Saturday, 4 February 2012
OFF DUTY - LINDA MITCHELMORE PONDERS IF SHE EVER IS
Are writers ever off duty? I ask. You know - the way doctors always respond to that cry 'is there a doctor in the house' and stop on their journey to wherever they might be going to tend to some poor soul who has fallen in the street? Is there some sort of unwritten/unspoken oath a writer takes to absorb copy wherever they go?
Take the experience of my writer friend - let's call her X. She rang and said could I go over. Now. Right this minute. She had something she had to get off her chest and I was the only one of her (local) writer friends who would understand. So, rather anxious and taking a bottle of wine to drown sorrows if sorrows needed to be drowned, I went. X had not long been widowed after nursing her much loved and loving husband for the better part of a year. What might she be about to tell me?
"I feel terrible," she said, the second she opened the door to let me in. "Promise you won't hate me."
"Promise," I said.
Now, I never, ever, break promises unless there's some outside influence that means I have to - like bad weather closing roads and railways so I can't get to wherever it is I've promised to be.
But I nearly broke that promise because I have to say I was shocked at what she had to say. X, her voice barely a whisper, told me that as she held her dying husband's hand she knew there was a part of her brain that was recording everything in case it might be useful to her writing later.
Well, dear reader, it was.
I've just said I was shocked - but should I have been? X has written millions more words and is much more widely published than I am. But as my word count mounts up I find myself remembering things I thought I'd forgotten. Or consiously putting a very personal memory from long, long ago - long before ever I thought to get my words in print - into a short story. One of those personal memories was my father telling me that when he was in Italy during the war he was surprised to find orange trees growing on some of the railway stations. Oh yes? I thought at the time.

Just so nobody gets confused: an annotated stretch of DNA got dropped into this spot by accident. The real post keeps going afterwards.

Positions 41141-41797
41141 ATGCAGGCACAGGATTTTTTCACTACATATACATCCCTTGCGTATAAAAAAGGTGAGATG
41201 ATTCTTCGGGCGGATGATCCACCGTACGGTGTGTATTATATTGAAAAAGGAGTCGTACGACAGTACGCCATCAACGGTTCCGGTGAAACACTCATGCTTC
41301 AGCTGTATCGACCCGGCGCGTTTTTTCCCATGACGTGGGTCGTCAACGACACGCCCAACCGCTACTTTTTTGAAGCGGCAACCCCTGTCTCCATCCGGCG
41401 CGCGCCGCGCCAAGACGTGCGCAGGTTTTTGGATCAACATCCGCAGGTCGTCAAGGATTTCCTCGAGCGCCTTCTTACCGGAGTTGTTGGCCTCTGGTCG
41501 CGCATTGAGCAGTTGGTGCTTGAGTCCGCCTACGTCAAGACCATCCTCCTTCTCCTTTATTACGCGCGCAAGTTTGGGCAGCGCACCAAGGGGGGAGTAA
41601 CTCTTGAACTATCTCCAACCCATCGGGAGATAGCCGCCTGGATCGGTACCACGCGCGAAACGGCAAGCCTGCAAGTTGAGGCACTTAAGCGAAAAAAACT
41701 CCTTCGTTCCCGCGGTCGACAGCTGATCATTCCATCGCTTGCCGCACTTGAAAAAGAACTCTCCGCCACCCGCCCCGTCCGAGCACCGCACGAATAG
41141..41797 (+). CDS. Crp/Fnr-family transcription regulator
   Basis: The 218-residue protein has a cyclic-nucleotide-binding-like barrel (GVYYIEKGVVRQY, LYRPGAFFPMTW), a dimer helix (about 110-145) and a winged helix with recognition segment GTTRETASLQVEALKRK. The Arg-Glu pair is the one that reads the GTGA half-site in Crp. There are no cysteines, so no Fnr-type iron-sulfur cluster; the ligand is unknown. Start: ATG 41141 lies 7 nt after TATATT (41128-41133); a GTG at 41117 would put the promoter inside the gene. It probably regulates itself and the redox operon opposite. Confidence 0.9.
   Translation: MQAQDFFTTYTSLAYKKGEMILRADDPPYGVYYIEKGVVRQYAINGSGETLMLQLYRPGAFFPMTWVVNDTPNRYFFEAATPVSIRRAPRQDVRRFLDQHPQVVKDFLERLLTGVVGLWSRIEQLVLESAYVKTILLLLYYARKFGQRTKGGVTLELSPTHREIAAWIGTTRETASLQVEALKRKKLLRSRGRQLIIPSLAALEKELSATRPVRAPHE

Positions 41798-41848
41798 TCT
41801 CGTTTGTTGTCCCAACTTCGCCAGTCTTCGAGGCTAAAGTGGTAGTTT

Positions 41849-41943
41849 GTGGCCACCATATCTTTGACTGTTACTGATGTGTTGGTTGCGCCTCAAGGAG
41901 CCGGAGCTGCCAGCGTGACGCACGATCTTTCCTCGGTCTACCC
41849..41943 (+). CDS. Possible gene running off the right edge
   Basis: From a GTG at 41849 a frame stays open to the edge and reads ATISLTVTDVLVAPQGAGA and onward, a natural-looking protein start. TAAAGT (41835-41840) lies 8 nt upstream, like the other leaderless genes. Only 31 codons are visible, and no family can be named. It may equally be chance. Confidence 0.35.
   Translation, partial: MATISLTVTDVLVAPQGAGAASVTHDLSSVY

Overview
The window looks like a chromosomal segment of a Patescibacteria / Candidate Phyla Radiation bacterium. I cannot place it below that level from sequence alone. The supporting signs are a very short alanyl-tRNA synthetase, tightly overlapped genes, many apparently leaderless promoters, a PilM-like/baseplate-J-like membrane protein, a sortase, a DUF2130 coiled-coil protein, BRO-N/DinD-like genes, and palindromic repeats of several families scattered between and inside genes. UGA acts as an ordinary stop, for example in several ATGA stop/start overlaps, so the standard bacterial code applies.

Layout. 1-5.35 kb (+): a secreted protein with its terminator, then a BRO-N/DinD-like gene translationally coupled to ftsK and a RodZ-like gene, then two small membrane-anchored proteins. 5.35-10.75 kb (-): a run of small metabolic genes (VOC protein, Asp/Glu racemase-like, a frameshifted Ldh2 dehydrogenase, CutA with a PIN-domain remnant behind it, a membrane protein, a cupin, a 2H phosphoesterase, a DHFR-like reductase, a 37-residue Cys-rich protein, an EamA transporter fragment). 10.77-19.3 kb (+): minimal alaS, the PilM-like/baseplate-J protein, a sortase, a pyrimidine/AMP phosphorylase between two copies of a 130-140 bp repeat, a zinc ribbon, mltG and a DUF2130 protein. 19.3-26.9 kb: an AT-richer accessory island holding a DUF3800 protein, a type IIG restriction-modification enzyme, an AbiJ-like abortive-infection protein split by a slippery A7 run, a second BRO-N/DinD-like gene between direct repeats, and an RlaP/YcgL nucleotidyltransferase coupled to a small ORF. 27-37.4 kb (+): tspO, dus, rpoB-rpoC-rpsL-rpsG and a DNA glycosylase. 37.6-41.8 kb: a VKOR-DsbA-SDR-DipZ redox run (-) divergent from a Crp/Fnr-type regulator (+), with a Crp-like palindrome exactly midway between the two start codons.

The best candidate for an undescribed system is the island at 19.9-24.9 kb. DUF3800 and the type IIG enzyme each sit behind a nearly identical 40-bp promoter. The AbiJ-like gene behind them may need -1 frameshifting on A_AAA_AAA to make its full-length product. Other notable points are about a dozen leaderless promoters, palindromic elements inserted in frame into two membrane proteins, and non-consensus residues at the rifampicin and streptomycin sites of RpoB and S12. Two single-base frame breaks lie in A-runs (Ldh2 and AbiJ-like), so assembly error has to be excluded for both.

But...I wrote - and had published some 40 years later - a short story in which I wrote about orange trees greeting my heroine on a railway station. I hadn't even been to Italy at that time! But, when I did get there I saw for myself that yes, there were indeed orange trees on some railway stations, albeit the very bitter variety.
I'm fortunate in that I've only ever known real fear once - the night my daughter (then a teenager with all the angst that some teenaged girls get) went missing. It was October. Wet and wild and cold. I remember thinking at the time that I would never forget that dreadful fear - and I haven't. However, I can conjure up that feeling if ever I need to when writing fiction - and I get that shoulder shudder, that icy ripple up my spine, that jagged breathing, when I do.
These days I find myself conciously, in many situations, stepping back a little - mentally, that is. I log the mood, the scent, the colour, the temperature and at some time hence I will find all those things falling into a story.
I often wonder if others notice I do this If they notice I'm not 'with them' as it were? The truth is I'm probably more 'in the moment' than they are.
This morning my husband said he fancied a long walk across the beach and over the cliffs. Did I want to go? (I was doing some editing at the time). Well, I couldn't get my hat and coat and boots and gloves and scarf quickly enough, because as he spoke there was a flurry of snow outside. I rarely set stories in cold weather. Perhaps it was time I did?
Well, the walk was good. Very good. Hardly a soul about. The rough seas of the previous day had littered the beach with razor clam shells and starfish and crabs of varying sizes. And mountains of seaweed piled haphazardly.
"Glad I dragged you out?" my husband said.
"Very," I replied.
Excuse me.....I feel a short story coming on..............
P.S. My daughter was found safe and well!